Today I’m concluding my interview with Paxson Jeancake, Director of Worship and Arts at East Cobb Presbyterian Church in Atlanta (www.ecpca.org/worshipmusic) author of The Art of Worship: Opening Our Eyes to the Beauty of the Gospel, and founder of Rhythm of Worship, a ministry that seeks to serve the church and cultivate the creative process by offering musical resources, foundational teaching and practical training (www.rhythmofworship.com).
Earlier this year, Paxson issued a Call to Artists at his church to create works based on the theme of the Ascension. The work that resulted was fascinating and meaningful for the church as a whole.
LeAnne: Let’s talk about the submissions themselves. There were paintings, collages, photography, poems, essays, and more. Describe one or two pieces that stand out in your mind as particularly powerful or compelling.
Paxson: Sally Apokedak, one of our newer members, wrote a parable called “The Kingdom of Heaven is Like a Pregnant Woman.” She used a dialogue between the woman and her quadruplets in her womb. They asked her questions about the world and told her how comfortable they were in the womb. She said to them, “Oh, but you don’t know what you’ll be able to experience here—or how much more wonderful the things are that you’ll be able to see, taste, and touch.” Sally’s parable showed the tension of living in the world with the presence of Christ (and with darkness too) and the longing for our final home. But one day the King of Glory will be with us!
Another example was of a poem by Linda Drummond, who recently became a Christian and is filled with the newness of that relationship. She was going to encourage her son to write something for the literary arts category but she started reading the scripture texts herself and before she knew it, the words to a poem came almost faster than she could write. She only made two changes before she submitted the poem, which she titled “You Choose.” She had planned to encourage her son but ended up submitting something herself.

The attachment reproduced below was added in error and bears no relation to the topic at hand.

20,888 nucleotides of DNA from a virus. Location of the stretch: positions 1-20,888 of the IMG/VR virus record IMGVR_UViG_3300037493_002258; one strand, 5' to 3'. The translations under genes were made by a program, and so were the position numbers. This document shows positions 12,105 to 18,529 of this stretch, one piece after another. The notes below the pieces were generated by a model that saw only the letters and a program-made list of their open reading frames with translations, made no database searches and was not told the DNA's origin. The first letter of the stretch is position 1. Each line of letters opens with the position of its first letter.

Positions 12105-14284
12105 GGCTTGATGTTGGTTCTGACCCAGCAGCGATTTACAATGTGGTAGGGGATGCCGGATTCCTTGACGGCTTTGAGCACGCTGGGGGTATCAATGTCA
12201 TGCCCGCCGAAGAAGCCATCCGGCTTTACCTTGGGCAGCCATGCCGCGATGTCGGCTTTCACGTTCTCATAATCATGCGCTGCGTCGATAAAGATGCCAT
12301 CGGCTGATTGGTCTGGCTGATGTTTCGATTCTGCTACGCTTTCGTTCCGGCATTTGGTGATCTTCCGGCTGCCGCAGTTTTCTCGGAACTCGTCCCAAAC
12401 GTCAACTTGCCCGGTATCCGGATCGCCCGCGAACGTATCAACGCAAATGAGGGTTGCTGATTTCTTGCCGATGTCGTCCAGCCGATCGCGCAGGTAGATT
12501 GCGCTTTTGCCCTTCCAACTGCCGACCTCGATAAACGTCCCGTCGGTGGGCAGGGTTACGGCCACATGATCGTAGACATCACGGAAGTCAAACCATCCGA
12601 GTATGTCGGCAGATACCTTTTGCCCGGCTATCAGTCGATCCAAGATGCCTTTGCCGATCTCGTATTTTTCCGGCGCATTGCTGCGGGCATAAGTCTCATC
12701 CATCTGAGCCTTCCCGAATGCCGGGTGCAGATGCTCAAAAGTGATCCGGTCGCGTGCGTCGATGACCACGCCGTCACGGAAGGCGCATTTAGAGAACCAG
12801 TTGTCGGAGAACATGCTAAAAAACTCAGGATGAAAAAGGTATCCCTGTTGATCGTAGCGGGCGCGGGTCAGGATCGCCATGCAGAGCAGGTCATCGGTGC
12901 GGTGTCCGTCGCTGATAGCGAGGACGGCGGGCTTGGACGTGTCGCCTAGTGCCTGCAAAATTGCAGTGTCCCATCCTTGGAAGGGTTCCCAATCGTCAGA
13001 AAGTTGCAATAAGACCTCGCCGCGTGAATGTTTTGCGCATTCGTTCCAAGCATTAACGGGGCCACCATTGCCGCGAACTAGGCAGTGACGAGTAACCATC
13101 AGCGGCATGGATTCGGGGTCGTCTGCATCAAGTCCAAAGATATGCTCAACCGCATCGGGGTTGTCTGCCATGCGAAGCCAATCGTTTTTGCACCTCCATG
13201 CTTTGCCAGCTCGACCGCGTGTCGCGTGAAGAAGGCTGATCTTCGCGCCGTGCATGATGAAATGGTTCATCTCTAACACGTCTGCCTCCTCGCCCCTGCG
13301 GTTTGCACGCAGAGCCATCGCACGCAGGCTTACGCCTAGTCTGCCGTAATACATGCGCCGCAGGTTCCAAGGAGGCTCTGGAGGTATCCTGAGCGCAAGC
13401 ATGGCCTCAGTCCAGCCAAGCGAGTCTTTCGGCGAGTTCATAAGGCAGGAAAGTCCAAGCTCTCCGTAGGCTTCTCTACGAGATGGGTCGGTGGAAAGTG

LM: Would you say that you have a large number of artists in your church, perhaps more than other churches of similar size?
PJ: We may have one or two professional artists, but for most of the people who participated, this was a way to express something latent in them, a passion that they have not had the time or the focus to reach back and pull out. I love giving people the opportunity to express themselves and a theme to work with. It’s a way that we can all value and celebrate the arts.
For Sally Apokedak, it was encouraging that her new church home holds the arts up as a high value. It shows that we have a place for creative people to use their gifts to edify the body. We’ve been intentional about trying to draw them out. These are small steps. We have also bought paintings and commissioned photographs that we have hung in the narthex.
And we’ve recently issued another Call to Artists as our church is about to be immersed in the Gospel of John. The theme is “Signs”, which comes from the heart of John’s Gospel narrative found in John 20:30-31, which begins, “Jesus did many other miraculous signs in the presence of his disciples, which are not recorded in this book…”
LM: This sounds like a great theme—there’s so much to work with, both graphically and otherwise. Before we finish today, tell me how we can listen to “King of Glory,” your song that kicked off the Ascension theme.
PJ: Our CD, Ascension, is on iTunes. Just search under my name and it should pop up. “King of Glory” is the second track on the CD. Also, the Ascension CD is available for purchase from our website, www.rhythmofworship.com.